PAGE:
The question resonated Saturday in San Francisco and beyond as details emerged of Bay Area Rapid Transit officials' decision to cut off underground cellphone service for a few hours at several stations Thursday. Commuters at stations from downtown to near the city's main airport were affected as BART officials sought to tactically thwart a planned protest over the recent fatal shooting of a 45-year-old man by transit police.
Two days later, the move had civil rights and legal experts questioning the agency's move, and drew backlash from one transit board member who was taken aback by the decision.
"I'm just shocked that they didn't think about the implications of this. We really don't have the right to be this type of censor," said Lynette Sweet, who serves on BART's board of directors. "In my opinion, we've let the actions of a few people affect everybody. And that's not fair."
Similar questions of censorship have arisen in recent days as Britain's government put the idea of curbing social media services on the table in response to several nights of widespread looting and violence in London and other English cities. Police claim that young criminals used Twitter and Blackberry instant messages to coordinate looting sprees in riots. (more)
In July, BP announced plans to invest £3bn in redeveloping two oil fields in the North Sea, a move that was expected to create hundreds of new jobs.
But Trevor Garlick, head of BP's North Sea operations, said the company could struggle to fill the available roles.
"Getting hold of the right people is a real issue for us," Mr Garlick told the Sunday Telegraph.
"We are hiring a lot of people, but we are also an exporter of a couple of hundred people to other regions [in BP]. We are a centre for recruiting elsewhere."
The rest of the company viewed its North Sea operations as a "training ground", with talented workers snapped up to fill posts overseas, Mr Garlick said. (more)
Robert Zoellick said investors had lost confidence in the economic leadership of several key countries.
Speaking at the Asia Society's annual dinner in Sydney, he also said that the global economy was going through a "multi-speed recovery".
Developing countries were now the source of growth and opportunity, Mr Zoellick said.
In the past two weeks, global stock markets have suffered massive falls on fears about the state of leading economies.
The US had its AAA debt rating cut for the first time in its history by the rating agency Standard & Poor's, following a long and bitter row in Congress over a plan to raise the US debt ceiling to ensure the country avoided a default.
In Europe, rumours emerged that France would also have its top-notch rating downgraded, although this was widely denied, while Italy announced its second austerity plan in as many months. (more)
Rebels in Libya are fighting Moammar Gadhafi's forces for control of the center of the third-largest city in western Libya and have cut a critical supply line to the west, rebels claimed Sunday.
Forces opposed to Gadhafi control most of the city of al-Zawiya, rebel spokesman Col. Jumma Ibrahim said.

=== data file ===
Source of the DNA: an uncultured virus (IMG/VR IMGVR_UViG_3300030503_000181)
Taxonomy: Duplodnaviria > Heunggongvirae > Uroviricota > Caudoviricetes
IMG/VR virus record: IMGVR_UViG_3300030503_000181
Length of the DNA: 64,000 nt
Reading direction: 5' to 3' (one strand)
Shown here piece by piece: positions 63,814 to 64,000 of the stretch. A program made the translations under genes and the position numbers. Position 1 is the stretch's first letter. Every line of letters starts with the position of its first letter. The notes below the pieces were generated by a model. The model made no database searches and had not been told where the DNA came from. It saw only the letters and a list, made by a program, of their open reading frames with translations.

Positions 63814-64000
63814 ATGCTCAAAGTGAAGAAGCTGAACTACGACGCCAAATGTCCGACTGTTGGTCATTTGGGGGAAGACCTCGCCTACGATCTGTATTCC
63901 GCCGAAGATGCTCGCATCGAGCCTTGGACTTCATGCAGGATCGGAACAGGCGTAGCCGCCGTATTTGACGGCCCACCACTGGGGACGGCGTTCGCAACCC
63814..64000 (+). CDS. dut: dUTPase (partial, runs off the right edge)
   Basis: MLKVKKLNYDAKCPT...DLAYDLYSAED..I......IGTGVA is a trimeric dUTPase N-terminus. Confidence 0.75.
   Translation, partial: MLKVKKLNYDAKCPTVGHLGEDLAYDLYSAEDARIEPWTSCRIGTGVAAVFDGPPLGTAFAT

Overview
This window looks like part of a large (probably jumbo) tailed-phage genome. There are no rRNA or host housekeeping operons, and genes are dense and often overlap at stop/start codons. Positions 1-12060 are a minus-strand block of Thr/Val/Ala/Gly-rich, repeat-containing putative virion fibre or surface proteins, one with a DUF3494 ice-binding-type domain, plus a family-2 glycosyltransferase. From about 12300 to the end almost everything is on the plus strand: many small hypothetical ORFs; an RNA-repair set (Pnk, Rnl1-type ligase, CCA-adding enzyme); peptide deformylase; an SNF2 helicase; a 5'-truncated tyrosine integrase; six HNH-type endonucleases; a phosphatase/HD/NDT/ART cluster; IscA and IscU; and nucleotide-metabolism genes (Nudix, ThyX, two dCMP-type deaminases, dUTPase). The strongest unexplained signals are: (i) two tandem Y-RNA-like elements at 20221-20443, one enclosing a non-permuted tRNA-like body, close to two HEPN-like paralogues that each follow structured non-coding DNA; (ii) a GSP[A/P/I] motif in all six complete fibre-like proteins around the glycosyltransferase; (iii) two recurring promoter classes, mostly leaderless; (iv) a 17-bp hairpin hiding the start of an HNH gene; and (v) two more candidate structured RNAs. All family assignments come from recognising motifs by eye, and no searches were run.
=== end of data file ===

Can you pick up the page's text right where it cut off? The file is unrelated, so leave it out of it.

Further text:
Rebel field commander Adel al-Zintani told CNN his forces were "clearing the city of Gadhafi forces. There are minor clashes going on inside al-Zawiya," adding: "The situation is under control, but it will take some time to clear."
A spokesman for Gadhafi's government, Musa Ibrahim, denied similar claims a day earlier, but al-Zintani strongly rejected Ibrahim's assertions. (more)
It was a frightening show of force, intended to intimidate worshippers coming out of the city's mosques after Taraweeh prayers (which usually wrap up before 10 p.m.) and dissuade them from protesting against Assad's regime. In some of places TIME visited last Friday during a two-hour drive through the city, it seemed to work. But in many, many others, the protesters braved the shabiha's batons and the security force's bullets.
My guides for the evening were two young activists, both business graduates, both 24 and both protest veterans who also help organize gatherings around Damascus. (more)
We had heard so much about the presumed nature of the rioters and looters last week – that they were everything from feral, deranged youths to the tragic offspring of a neglectful society – that it came as rather a surprise to glimpse the accused during their attendances at court. The eclectic bunch included a primary school assistant, an aspiring ballet dancer, a millionaire’s daughter, university students and Church mentors: all shamefully united in their sustained moment of madness, their impassioned, repellent grab for mountains of “free stuff”.
The mob is, of course, a complex, shifting animal, which covers the spectrum from hardened criminals to excited rubberneckers. The most vicious and focused participants were clearly bent upon arson, mugging and injury to the police, while many more opportunistic looters were content simply to cram their pockets and bags with stolen goods.
If Britain’s blazing streets were briefly places of adrenaline-fuelled anarchy, where it appeared that anything went – in particular, high-end electronic items and expensive trainers – the courts have been the spaces for sober scrutiny, where those who still retained some capacity for shame felt the first twinges of nausea after their very public binge.